OCTOBER TERM, 1995
SEMINOLE TRIBE OF FLORIDA v. FLORIDA ET AL.
CERTIORARI TO THE UNITED STATES COURT OF APPEALS FOR THE ELEVENTH CIRCUIT
No. 94-12. Argued October 11, 1995-Decided March 27,1996
The Indian Gaming Regulatory Act, passed by Congress pursuant to the Indian Commerce Clause, allows an Indian tribe to conduct certain gaming activities only in conformance with a valid compact between the tribe and the State in which the gaming activities are located. 25 U. S. C. § 2710(d)(I)(C). Under the Act, States have a duty to negotiate in good faith with a tribe toward the formation of a compact, § 2710(d)(3)(A), and a tribe may sue a State in federal court in order to compel performance of that duty, § 2710(d)(7). In this § 2710(d)(7) suit, respondents, Florida and its Governor, moved to dismiss petitioner Seminole Tribe's complaint on the ground that the suit violated Florida's sovereign immunity from suit in federal court. The District Court denied the motion, but the Court of Appeals reversed, finding that the Indian Commerce Clause did not grant Congress the power to abrogate the States' Eleventh Amendment immunity and that Ex parte Young, 209 U. S. 123, does not permit an Indian tribe to force good-faith negotiations by suing a State's Governor.
1. The Eleventh Amendment prevents Congress from authorizing suits by Indian tribes against States to enforce legislation enacted pursuant to the Indian Commerce Clause. Pp. 54-73.
(a) The Eleventh Amendment presupposes that each State is a sovereign entity in our federal system and that "'[i]t is inherent in the nature of sovereignty not to be amenable to the suit of an individual without [a State's] consent.''' Hans v. Louisiana, 134 U. S. 1, 13. However, Congress may abrogate the States' sovereign immunity if it has "unequivocally expresse[d] its intent to abrogate the immunity" and has acted "pursuant to a valid exercise of power." Green v. Mansour, 474 U. S. 64, 68. Here, through the numerous references to the "State" in § 2710(d)(7)(B)'s text, Congress provided an "unmistakably clear" statement of its intent to abrogate. Pp. 54-57.
(b) The inquiry into whether Congress has the power to abrogate unilaterally the States' immunity from suit is narrowly focused on a single question: Was the Act in question passed pursuant to a constitutional provision granting Congress such power? This Court has found authority to abrogate under only two constitutional provisions: thecralaw
Fourteenth Amendment, see, e. g., Fitzpatrick v. Bitzer, 427 U. S. 445, and, in a plurality opinion, the Interstate Commerce Clause, Pennsylvania v. Union Gas Co., 491 U. S. 1. The Union Gas plurality found that Congress' power to abrogate came from the States' cession of their sovereignty when they gave Congress plenary power to regulate commerce. Under the rationale of Union Gas, the Indian Commerce Clause is indistinguishable from the Interstate Commerce Clause. pp.57-63.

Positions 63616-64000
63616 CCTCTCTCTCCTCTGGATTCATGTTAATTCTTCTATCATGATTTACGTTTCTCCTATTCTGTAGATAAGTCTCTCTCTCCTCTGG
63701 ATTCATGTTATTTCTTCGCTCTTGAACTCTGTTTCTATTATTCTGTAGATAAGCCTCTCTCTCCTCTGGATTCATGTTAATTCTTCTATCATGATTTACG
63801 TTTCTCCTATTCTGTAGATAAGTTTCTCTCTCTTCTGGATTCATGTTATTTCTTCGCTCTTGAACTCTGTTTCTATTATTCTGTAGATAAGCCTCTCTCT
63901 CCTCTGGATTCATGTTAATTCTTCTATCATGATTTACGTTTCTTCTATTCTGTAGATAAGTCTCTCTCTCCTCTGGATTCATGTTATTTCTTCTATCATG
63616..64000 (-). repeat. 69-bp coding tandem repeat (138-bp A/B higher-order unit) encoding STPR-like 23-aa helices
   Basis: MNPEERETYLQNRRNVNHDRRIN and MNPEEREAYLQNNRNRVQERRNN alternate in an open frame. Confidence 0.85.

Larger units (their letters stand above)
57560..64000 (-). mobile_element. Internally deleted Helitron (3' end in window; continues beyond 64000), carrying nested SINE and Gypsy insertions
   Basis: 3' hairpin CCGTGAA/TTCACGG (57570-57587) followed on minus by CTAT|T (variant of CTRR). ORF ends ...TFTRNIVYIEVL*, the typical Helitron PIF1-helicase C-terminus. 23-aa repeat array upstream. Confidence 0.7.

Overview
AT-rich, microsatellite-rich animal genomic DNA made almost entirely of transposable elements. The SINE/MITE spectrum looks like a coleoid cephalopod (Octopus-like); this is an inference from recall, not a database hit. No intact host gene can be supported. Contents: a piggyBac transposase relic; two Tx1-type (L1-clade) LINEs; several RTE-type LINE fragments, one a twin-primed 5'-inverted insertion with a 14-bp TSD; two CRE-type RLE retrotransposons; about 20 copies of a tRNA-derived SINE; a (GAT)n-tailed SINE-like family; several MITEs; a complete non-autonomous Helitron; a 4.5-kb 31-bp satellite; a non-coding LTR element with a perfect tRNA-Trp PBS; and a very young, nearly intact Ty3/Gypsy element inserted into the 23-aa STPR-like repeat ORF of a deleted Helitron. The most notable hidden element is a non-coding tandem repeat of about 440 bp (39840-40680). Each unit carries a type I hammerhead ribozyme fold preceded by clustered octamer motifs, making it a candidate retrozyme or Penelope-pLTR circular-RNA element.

(c) However, in the five years since it was decided, Union Gas has proved to be a solitary departure from established law. Reconsidering that decision, none of the policies underlying stare decisis require this Court's continuing adherence to its holding. The decision has been of questionable precedential value, largely because a majority of the Court expressly disagreed with the plurality's rationale. Moreover, the deeply fractured decision has created confusion among the lower courts that have sought to understand and apply it. The plurality's rationale also deviated sharply from this Court's established federalism jurisprudence and essentially eviscerated the Court's decision in Hans, since the plurality's conclusion-that Congress could under Article I expand the scope of the federal courts' Article III jurisdiction-contradicted the fundamental notion that Article III sets forth the exclusive catalog of permissible federal-court jurisdiction. Thus, Union Gas was wrongly decided and is overruled. The Eleventh Amendment restricts the judicial power under Article III, and Article I cannot be used to circumvent the constitutional limitations placed upon federal jurisdiction. pp.63-73.
2. The doctrine of Ex parte Young may not be used to enforce § 2710(d)(3) against a state official. That doctrine allows a suit against a state official to go forward, notwithstanding the Eleventh Amendment's jurisdictional bar, where the suit seeks prospective injunctive relief in order to end a continuing federal-law violation. However, where, as here, Congress has prescribed a detailed remedial scheme for the enforcement against a State of a statutorily created right, a court should hesitate before casting aside those limitations and permitting an Ex parte Young action. The intricate procedures set forth in § 2710(d)(7) show that Congress intended not only to define, but also significantly to limit, the duty imposed by § 2710(d)(3). The Act mandates only a modest set of sanctions against a State, culminating in the Secretary of the Interior prescribing gaming regulations where an agreement is not reached through negotiation or mediation. In contrast, an Ex parte Young action would expose a state official to a federal court's full remedial powers, including, presumably, contempt sanctions. Enforcement through an Ex parte Young suit would also make § 2710(d)(7) super-cralaw